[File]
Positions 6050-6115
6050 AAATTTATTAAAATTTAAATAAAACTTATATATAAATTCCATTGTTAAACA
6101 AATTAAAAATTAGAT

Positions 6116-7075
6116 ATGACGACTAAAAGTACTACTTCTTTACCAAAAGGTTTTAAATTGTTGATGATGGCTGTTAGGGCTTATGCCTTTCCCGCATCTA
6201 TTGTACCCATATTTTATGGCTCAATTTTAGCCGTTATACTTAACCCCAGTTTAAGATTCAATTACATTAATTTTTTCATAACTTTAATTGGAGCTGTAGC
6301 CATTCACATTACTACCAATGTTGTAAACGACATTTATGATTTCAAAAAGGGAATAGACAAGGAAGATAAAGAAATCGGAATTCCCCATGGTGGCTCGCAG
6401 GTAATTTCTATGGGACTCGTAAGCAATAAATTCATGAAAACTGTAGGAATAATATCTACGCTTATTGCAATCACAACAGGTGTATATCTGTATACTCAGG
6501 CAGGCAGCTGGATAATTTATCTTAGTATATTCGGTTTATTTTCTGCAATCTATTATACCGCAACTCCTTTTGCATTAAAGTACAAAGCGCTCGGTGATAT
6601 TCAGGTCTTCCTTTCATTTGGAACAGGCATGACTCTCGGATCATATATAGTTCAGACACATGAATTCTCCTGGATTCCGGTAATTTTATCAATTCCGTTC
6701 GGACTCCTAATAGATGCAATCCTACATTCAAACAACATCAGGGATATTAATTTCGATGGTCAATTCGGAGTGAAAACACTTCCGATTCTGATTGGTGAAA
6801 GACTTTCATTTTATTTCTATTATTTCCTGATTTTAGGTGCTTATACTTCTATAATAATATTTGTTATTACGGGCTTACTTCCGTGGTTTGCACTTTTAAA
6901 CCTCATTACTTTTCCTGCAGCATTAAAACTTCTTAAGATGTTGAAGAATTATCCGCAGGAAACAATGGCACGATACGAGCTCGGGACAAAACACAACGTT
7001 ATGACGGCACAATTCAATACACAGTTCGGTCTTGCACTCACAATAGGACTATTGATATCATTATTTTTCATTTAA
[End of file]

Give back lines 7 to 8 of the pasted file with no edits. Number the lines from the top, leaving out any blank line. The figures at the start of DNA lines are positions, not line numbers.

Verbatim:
6301 CATTCACATTACTACCAATGTTGTAAACGACATTTATGATTTCAAAAAGGGAATAGACAAGGAAGATAAAGAAATCGGAATTCCCCATGGTGGCTCGCAG
6401 GTAATTTCTATGGGACTCGTAAGCAATAAATTCATGAAAACTGTAGGAATAATATCTACGCTTATTGCAATCACAACAGGTGTATATCTGTATACTCAGG